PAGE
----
Android Studio’s Emulator is having issues on Windows 11

Android Studio’s Emulator is having issues on Windows 11

One of the most important components of the Android Studio development SDK is the Android Emulator, which allows developers to test their apps on a wide range of virtualized hardware. However, it would seem the Android Emulator wasn’t quite ready for the release of Windows 11, as bug reports are coming in for the emulator when using Hyper-V. Thankfully, there’s also a fix in development.

Update 1 (11/11/21 @ 12:35 ET): Android Studio Emulator 31.1.2 has now been released with a fix for Hyper-V on Windows 11. It should appear as an update in the Android Studio for everyone soon. The article as published on November 112021, is preserved below.

There are at least a few dozen reports online of the Android Emulator failing to start on Windows 11 (via Mishaal Rahman on Twitter) when using Hyper-V, Microsoft’s native hypervisor in Windows. The issue is affecting PCs with either Intel or AMD processors, but emulators using the Hypervisor Driver for AMD processors instead of Hyper-V are unaffected. Computers running Windows 10, Linux, or macOS also are not affected by the bug.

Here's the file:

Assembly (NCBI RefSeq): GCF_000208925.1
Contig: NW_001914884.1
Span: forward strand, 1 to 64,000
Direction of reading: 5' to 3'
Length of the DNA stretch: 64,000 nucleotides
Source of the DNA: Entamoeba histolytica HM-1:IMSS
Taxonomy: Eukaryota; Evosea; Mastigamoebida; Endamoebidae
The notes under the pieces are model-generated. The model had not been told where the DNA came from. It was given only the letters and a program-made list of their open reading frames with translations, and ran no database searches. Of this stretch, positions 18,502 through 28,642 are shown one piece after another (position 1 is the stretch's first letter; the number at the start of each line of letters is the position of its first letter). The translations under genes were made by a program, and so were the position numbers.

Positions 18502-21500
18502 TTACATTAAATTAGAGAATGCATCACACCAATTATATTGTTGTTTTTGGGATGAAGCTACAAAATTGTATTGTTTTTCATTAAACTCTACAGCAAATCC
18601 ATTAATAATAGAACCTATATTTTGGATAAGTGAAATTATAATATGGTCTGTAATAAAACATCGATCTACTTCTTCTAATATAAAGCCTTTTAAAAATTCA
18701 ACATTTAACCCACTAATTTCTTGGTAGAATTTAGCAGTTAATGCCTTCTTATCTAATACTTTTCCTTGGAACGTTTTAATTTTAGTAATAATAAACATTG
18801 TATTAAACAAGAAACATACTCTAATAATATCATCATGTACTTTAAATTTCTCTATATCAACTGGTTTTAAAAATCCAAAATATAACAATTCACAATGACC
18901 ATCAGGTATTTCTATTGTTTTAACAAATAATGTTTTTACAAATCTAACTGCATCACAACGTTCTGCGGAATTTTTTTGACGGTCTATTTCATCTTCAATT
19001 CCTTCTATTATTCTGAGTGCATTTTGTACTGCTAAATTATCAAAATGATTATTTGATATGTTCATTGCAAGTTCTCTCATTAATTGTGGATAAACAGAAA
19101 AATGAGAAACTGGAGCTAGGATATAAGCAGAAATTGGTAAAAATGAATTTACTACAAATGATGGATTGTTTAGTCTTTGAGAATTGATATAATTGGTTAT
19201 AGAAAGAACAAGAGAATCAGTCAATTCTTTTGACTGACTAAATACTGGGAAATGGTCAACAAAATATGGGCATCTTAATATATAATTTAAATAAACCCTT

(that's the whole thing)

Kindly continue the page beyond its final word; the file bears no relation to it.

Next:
Thankfully, a fix is already in development. Microsoft’s developers confirmed the problem is a bug related to XSAVE in the Hyper-V API on Windows 11, and Google and Microsoft are working to address the problem. If you need a solution right now, you can either remove a line in the Android Studio Emulator’s source code and compile it yourself, or replace one file with a pre-compiled version someone made.

Even though the Android Studio Emulator might be (partially) broken on Windows 11 right now, you can still run Android apps on Windows 11 through the built-in Windows Subsystem for Android. In fact, with the ability to sideload apps, you can even test your Android Studio projects in Windows 11 without worrying about the emulator. Google’s emulator is still the best option for testing specific hardware features though, such as accelerator movements, custom GPS locations, foldable interfaces, and much more. And of course, if you have a physical Android device, you can connect that to your PC for testing applications and games.

About author

Corbin Davenport
Corbin Davenport

Corbin is a tech journalist and software developer based in Raleigh, North Carolina. He's also the host of the Tech Tales podcast, which explores the history of the technology industry. Follow him on Twitter at @corbindavenport.